In total, lawmakers allocated over $2 billion toward infrastructure and transportation improvements, including $800 million for Utah Department of Transportation enhancements, $775 million to pay down debt, $200 million for commuter rail improvements, $108 million for the Point of the Mountain and $100 million for Cottonwood canyons transportation.

Tax cuts

In total, Adams said Utahns were getting some $850 million back in total tax relief when combining the $400 million tax cut package, plus another roughly $239 million in various tax decreases, including $32.7 million to lower the state tax on gas by 2 cents per gallon, $51 million in a low-income housing tax credit, and $146 million to maintain the decreases of the basic property tax levy freeze.

“Unbelievable tax cuts,” Adams said.

That $850 million total estimate, however, also includes about $211 million for the contingent repeal of the state’s portion of sales tax on food — only if voters approve removal of the constitutional earmark for income tax revenue during the 2024 election. If voters approve that amendment, that tax cut wouldn’t be realized until 2025.

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Lawmakers didn’t fund, however, any one-time rebates that Cox proposed in his budget recommendation. That’s “one I would have liked to have seen,” he said, but he noted he didn’t include the repeal of the food tax in the budget recommendation “because I didn’t know if we’d be able to negotiate this year or have to wait until next year.”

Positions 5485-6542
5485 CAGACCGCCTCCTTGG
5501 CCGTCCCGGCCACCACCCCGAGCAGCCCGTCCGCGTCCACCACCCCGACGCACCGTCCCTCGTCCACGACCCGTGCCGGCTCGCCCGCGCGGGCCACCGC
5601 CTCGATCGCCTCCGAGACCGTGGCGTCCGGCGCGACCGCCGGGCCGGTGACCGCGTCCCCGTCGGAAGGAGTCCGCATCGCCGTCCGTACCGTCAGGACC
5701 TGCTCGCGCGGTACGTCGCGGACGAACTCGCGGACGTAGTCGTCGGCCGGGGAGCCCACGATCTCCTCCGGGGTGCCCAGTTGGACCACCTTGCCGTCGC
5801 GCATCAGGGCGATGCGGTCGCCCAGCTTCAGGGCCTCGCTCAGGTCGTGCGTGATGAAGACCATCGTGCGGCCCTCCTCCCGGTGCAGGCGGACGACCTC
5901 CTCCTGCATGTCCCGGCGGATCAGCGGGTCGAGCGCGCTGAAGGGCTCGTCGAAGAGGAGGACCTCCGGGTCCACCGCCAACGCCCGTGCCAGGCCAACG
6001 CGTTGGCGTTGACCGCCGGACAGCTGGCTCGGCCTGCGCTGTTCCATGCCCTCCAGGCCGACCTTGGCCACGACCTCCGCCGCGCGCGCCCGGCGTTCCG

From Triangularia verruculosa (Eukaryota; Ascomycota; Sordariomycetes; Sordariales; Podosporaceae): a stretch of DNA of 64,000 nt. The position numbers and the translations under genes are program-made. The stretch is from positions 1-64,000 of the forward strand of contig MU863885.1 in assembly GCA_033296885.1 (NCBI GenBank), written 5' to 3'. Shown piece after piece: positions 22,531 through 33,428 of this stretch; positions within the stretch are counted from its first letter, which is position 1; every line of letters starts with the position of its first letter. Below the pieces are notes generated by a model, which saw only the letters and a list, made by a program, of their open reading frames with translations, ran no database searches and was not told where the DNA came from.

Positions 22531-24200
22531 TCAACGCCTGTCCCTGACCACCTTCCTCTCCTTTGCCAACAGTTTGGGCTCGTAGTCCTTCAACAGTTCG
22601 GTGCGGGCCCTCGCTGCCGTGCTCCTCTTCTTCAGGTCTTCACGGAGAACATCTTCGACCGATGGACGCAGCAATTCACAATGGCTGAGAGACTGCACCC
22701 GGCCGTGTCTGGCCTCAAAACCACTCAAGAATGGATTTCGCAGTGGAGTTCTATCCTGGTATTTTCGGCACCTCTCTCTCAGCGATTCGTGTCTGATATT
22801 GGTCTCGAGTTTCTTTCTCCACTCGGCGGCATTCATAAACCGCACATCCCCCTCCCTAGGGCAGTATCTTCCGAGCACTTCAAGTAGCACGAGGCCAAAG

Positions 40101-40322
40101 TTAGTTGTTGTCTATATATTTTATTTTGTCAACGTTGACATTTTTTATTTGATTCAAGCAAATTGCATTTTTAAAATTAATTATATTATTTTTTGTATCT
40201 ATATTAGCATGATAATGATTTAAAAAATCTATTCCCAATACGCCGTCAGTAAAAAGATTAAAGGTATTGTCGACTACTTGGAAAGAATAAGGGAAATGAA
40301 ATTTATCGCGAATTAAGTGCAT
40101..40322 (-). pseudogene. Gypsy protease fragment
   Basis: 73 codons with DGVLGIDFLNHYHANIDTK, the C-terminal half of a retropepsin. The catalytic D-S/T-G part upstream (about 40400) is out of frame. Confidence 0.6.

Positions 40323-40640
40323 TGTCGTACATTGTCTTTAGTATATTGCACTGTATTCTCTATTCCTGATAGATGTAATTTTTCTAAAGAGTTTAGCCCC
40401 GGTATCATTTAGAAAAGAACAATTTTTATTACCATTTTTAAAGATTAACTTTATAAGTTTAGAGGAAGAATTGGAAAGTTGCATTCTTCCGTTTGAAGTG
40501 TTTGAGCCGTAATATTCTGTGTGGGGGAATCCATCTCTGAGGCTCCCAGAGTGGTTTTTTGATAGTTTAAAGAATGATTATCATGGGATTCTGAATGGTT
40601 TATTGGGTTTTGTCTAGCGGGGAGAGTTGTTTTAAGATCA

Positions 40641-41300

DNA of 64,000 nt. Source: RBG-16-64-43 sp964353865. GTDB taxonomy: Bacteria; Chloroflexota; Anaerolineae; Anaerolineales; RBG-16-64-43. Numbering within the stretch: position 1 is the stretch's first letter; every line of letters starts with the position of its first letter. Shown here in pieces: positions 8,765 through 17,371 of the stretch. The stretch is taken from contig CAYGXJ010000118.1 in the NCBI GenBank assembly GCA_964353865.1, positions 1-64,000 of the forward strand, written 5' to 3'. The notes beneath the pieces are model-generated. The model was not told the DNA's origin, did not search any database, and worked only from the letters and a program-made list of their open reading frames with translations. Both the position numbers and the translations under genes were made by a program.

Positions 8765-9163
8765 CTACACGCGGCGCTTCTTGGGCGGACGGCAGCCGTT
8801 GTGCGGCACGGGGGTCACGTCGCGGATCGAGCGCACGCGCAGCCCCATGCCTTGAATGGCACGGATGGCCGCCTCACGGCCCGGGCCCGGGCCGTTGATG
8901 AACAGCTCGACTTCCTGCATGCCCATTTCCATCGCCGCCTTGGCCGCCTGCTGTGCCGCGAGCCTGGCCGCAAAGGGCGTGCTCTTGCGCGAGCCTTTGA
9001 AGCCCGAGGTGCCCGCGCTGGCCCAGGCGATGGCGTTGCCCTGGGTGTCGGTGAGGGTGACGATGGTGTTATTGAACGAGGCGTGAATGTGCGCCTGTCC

“So I’m willing to give up the rebates to get the tax off food,” Cox said. “And I suspect that the voters don’t love that tax, so I’m feeling pretty good about things.”

Aside from the future $211 million for the potential removal of the state’s sales tax on food, the nearly $408 million tax cut package outlined in HB54 includes:

  • About $380 million to reduce the state’s income tax rate from 4.85% to 4.65%.
  • Almost $23 million to expand the Social Security tax credit eligibility to individuals earning up to $75,000 per year.
  • About $1.2 million to increase the earned income tax credit from 15% to 20% of the federal tax credit.
  • About $3.5 million to provide a tax benefit for pregnant women by allowing a double dependent exemption for children in the year of their birth.

Lawmakers also passed another bill, HB170, to allow a double dependent exemption for children 1 to 3 years old, a $9.6 million reduction, as well as HB130 to enact an income tax credit for expenses related to the adoption of a child, a $2.6 million tax credit.

Adams also hinted lawmakers aren’t done and to expect more tax cuts next year.